Revealed: Some microbiome species regulate their entire bacterial ecosystem

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Nested Ecosystems Genomics
New mathematical approach reveals relationships that drive evolutionary fitness.
Artist’s conception of this new approach to revealing master regulator genes and species that affect evolutionary diversification. Credit: By Navid Marvi, courtesy of the Carnegie Institution for Science.

Baltimore, MD—A team of mathematicians and biologists led by Carnegie’s Will Ludington and Technische Universität Berlin’s Michael Joswig developed a new approach to reveal key genes and species that regulate biological networks. Their work, published this week in Proceedings of the National Academy of Sciences, identifies genes in cells and species in ecosystems that sit at the top of a regulatory hierarchy and drive evolutionary and ecological trajectories.

Charles Darwin concluded On the Origin of Species with the famous “tangled bank” analogy to explain how organisms in an ecosystem affect one another’s fitness. “It is interesting to contemplate a tangled bank, clothed with many plants of many kinds, with birds singing on the bushes, with various insects flitting about, and with worms crawling through the damp earth,” Darwin wrote. “And to reflect that these elaborately constructed forms, so different from each other, and dependent upon each other in so complex a manner, have all been produced by laws acting around us.” 

To map these interactions in ecosystems, ecologists use network analysis to study the connections. Keystone species, such as wolves, have a disproportionately large impact on their communities and the other organisms within them.

Geneticists take a similar approach to studying individual genes as part of larger genetic networks: genes in a cell must also work together. While one gene typically encodes one protein, that protein must interact well with other proteins—each produced by different genes —for it to help the organism’s evolutionary fitness. By looking at an entire network of genes and the proteins they produce, it is apparent that some of them—like wolves—have greater influence on the function of the whole than other genes.

However, many of these definitions are focused on relationships between pairs. The reality is that many of these pairs change their behavior in different contexts. Similar to a social setting, two might be company, but three can be a crowd.

“Increasingly, biology is devoted to understanding the interactions across scales—from genomes to ecosystems—between species in the context of an environment,” Ludington explained. “Rather than considering each species individually, we must attempt to understand how community interactions impact health and resilience across many spatial scales.”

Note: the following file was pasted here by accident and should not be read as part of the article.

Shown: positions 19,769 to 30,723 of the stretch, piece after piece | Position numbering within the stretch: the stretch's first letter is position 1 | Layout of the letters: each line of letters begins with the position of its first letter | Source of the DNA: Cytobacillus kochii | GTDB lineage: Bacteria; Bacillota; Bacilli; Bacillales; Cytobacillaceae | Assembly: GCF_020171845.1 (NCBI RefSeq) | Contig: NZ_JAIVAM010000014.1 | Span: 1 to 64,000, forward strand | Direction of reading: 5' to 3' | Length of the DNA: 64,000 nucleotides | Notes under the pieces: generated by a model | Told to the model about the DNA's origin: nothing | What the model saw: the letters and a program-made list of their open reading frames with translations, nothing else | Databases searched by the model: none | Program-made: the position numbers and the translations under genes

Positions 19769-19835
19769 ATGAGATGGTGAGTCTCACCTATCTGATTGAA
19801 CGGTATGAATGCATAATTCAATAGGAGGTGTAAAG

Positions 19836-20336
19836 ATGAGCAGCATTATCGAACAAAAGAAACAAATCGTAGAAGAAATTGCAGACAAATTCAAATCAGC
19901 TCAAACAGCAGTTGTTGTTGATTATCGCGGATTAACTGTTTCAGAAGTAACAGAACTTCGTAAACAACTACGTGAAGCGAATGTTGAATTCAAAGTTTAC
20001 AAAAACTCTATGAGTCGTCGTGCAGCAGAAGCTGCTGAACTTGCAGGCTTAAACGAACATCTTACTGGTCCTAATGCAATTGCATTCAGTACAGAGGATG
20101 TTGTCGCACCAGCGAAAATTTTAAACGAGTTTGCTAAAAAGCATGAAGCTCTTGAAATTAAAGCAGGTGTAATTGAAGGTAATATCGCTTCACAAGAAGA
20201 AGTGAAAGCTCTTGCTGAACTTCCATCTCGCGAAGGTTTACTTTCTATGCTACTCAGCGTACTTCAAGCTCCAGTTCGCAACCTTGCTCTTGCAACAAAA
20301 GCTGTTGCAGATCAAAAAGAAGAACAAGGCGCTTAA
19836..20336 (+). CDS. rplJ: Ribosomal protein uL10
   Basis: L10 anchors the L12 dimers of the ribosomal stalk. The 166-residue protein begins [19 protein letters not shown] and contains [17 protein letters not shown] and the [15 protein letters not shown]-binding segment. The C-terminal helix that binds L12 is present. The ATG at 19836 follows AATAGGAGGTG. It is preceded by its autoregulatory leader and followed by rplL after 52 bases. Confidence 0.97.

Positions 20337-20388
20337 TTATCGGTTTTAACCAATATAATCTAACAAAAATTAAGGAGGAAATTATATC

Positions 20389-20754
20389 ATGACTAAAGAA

This realization has driven a leap forward in microbiome research in recent years. The animal gut microbiome is a community of hundreds to thousands of microbial species living within the body. These populations affect health, fertility, and even longevity. Recent research has revealed that microbial communities can underpin the health and dynamics of entire ecosystems.

Since arriving at Carnegie in 2018, Ludington has advanced microbiome research using genetic, physiological, and computational approaches, revealing new information about how the microbiome acquires new species, the evolutionary trajectories of microbiome communities, and how microbiome interactions drive a new form of antibiotic resistance.

In this new paper, Ludington, with Joswig (co-supervisor) and Holger Eble of TU Berlin, as well as Lisa Lamberti of ETH Zurich, developed a high-dimensional geometrical approach for elucidating genetic relationships that change in different contexts.

“You may have encountered the concept of epistasis in high school biology class,” Joswig explained. “It’s based on the idea that one gene affects another, a phenomenon that is ubiquitous in nature, such as determining coat color in certain dog breeds like the Labrador Retriever. But the mathematical model used traditionally has limitations when we start talking about three or more genes. We sought to remedy that.”

The researchers layered a knowledge of epistasis with representations of evolutionary fitness to find both genes and species that act as regulators of an entire biological network.

By doing this, they showed that in the fruit fly gut microbiome, two different bacteria —Lactobacilli and Acetobacter, which are commercially important for their involvement in natural fermentation— can play a top-of-hierarchy master regulatory role in shaping their communities. Likewise, their method revealed genes in the bacteria E. coli that serve as master regulators, guiding evolution.

“In our analysis, we find that gene interactions in higher dimensions reshape the fitness landscape—a method of visualizing the relationship between organisms’ genetic material and reproductive success,” Ludington said. “The Red Queen hypothesis, which was put forward in the 1970s, positioned evolution as a sort of arms race driven by competition between co-evolving species. But our work indicates that the continuous genetic innovation seen in long-term evolution experiments might not be caused by competition—the prevailing wisdom for 50 years—but could actually be due to the mutation of key genes continuously altering the fitness landscape.”

Looking ahead, this new tool can be applied to explore high-dimensional interactions in other biological networks in greater depth.